Beautiful Things Turned Wretched

I wouldn’t likely have found Nordette Adams and her blog if she hadn’t posted a comment about my belly dancing post. This is the beautiful thing about the Internet, meeting people you likely wouldn’t any other way. You can call me nuts, but this brief exchange is as valid to me as a quick handshake in public, and even more meaningful — however calling me nuts would mean that you are taking something beautiful and being wretched.

Onto my point…

I first, as you can see, went to read her belly dancing post and was very charmed by it. Along with what I noted in my comments to her at my original posting, I was very moved my her simple line regarding her body image: Oh, perhaps if I take off some more pounds and forget the surgery scar ..

I know what that statement means, but more importantly I know what parts of a woman make her think them, believe them, and also hate herself for them. Even more so so ‘say it’. It’s beautiful to see such wretched honesty. Like watching a belly dancer who exposes her ‘imperfections’ to the wretched culture who has deemed them ‘flaws’ yet dances on — not in spite of the exposure, but to defy such judgements. Such joy!

Ms. Adams had just performed a belly dance, for me at least, and I was moved.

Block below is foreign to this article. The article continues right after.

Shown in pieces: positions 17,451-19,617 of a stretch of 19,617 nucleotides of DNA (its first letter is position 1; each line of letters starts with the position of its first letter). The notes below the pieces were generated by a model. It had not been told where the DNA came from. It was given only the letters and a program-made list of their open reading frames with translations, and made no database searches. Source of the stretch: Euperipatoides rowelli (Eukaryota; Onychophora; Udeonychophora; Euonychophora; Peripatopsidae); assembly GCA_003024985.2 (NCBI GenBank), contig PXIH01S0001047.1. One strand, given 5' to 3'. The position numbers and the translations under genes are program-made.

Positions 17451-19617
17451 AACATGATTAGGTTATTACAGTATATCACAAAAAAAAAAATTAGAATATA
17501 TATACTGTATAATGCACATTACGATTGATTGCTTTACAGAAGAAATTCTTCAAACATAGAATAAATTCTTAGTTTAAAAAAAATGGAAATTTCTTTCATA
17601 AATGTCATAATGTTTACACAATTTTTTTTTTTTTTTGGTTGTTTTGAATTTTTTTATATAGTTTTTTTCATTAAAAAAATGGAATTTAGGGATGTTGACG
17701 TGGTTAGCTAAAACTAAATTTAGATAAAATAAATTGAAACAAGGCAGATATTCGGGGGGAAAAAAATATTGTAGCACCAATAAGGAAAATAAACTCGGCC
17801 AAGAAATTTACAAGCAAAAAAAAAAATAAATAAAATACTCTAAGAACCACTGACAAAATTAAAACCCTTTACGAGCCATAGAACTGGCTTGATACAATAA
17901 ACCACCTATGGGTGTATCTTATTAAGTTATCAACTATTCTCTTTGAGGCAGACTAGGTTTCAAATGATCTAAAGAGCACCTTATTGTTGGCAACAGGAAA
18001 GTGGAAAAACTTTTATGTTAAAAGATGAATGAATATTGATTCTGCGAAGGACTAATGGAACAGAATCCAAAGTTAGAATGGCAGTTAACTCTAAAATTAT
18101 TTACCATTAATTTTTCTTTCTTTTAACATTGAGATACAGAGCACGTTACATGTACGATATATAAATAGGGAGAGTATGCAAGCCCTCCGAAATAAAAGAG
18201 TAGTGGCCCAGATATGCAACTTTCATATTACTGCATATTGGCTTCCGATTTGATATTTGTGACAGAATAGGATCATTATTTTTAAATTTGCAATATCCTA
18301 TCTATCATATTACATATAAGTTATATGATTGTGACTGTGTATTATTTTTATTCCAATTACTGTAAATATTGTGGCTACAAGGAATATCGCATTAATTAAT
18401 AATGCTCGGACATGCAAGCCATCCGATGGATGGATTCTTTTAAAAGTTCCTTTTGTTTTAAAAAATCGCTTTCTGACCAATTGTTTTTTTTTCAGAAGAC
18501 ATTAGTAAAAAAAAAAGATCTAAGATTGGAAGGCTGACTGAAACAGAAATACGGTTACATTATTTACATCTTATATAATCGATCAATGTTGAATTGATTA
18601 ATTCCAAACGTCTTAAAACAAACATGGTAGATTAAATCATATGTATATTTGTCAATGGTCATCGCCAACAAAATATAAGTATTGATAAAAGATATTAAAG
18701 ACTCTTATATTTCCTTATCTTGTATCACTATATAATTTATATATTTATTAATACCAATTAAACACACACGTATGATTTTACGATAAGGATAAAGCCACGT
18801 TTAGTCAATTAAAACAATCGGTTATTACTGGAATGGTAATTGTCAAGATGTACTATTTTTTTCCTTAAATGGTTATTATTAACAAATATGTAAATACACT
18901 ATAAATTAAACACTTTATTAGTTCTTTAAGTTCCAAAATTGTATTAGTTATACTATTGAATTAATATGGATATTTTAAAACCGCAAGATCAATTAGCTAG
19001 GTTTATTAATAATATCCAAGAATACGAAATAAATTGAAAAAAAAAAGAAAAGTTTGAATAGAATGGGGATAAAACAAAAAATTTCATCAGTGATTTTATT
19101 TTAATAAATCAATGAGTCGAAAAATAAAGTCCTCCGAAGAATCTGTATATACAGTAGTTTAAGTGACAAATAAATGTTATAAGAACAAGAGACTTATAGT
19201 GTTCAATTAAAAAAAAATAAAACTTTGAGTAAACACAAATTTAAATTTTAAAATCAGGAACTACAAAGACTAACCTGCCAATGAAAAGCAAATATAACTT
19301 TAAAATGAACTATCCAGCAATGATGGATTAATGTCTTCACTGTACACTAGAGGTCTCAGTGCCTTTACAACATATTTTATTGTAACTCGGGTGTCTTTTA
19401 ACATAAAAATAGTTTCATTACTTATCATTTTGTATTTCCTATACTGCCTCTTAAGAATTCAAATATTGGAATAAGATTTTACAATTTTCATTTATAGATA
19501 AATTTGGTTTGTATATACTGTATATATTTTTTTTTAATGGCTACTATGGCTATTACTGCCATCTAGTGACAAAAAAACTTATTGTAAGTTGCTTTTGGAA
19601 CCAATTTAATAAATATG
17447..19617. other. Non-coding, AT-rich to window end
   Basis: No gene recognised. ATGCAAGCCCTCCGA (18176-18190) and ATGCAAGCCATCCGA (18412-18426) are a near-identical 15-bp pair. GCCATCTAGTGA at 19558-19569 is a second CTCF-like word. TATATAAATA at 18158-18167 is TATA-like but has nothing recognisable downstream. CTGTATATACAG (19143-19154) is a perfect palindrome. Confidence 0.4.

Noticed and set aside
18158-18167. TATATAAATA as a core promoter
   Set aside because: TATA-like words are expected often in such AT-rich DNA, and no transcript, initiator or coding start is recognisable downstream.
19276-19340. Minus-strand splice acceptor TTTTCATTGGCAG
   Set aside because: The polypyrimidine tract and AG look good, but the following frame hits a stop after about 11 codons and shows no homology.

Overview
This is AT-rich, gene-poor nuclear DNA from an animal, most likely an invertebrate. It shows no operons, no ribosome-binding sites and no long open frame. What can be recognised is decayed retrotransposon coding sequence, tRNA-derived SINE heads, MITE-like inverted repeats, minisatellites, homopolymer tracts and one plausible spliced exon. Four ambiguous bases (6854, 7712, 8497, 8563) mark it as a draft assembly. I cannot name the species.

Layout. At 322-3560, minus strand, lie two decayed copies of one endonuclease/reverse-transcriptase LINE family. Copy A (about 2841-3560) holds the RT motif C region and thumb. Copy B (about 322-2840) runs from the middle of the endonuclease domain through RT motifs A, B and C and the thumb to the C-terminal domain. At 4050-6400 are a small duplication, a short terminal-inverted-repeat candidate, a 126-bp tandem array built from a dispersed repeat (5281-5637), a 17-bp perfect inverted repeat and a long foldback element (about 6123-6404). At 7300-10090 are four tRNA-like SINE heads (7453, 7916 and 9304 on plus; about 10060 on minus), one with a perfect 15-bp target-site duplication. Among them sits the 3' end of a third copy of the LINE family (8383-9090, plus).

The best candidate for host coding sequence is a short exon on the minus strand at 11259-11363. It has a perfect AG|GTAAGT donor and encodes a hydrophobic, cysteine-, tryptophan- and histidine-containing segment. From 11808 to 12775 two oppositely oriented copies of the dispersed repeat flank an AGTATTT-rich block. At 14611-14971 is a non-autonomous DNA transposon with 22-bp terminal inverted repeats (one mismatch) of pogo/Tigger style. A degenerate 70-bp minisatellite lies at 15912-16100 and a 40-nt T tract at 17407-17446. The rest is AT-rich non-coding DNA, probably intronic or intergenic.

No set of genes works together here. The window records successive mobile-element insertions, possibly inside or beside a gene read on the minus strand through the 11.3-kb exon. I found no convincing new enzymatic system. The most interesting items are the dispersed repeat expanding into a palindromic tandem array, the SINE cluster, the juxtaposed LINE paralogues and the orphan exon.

True to my word to do so, I went to read more at her blog. There I found her post about Corinne Bailey Rae. I too had watched that episode and was mesmerized by the performance (I too thought instantly of Lady Day) and the song lyrics. It’s like Nordette (surely by now I can call her that?) and I were watching it together in a way.

In her post, she refers to how the song Corinne Bailey Rae performed (“Like a Star”) is like a poem she wrote (“And So Rub Up Against Me, Baby”). This is what she wrote:

The song “Like a Star” reminds me of a similar sentiment I expressed in the poem “And So Rub Up Against Me, Baby” that a white, male blogger trashed saying the poem was about being horny. His inference was that I’m too old to be horny, I suppose. However, the poem is not about sex. It’s about a spiritual connection. I guess that particular reader only looked at the title and eagerly projected his penis into my words.

Now, I must admit, at this time I had not yet clicked to read her poem, but I was already angry. No woman is too old to be horny (unless she should say so). My guess is that his wretched comments are borne of anonymity on the Internet. Shame that the same beautiful thing that had given me the opportunity to meet this woman would also allow for such wretched things.

I calmed down & clicked to read her poem, “And So Rub Up Against Me, Baby”.

Touch me not in flesh that I may sing down the reigning concert halls of
poetry lovers and connosieurs of verse

Wonderful. Like lingerie, poetry this fine may be wispy, brief, & diaphanous, but moves with a firmness and a power that takes your breath away.

So I will choose to linger in the beauty of Ms. Adams’ poetry, and leave her wretched poster alone with his projection.

(Yes, I am calling her ‘Ms. Adams’ again — after such disrespect, someone should show her reverence.)

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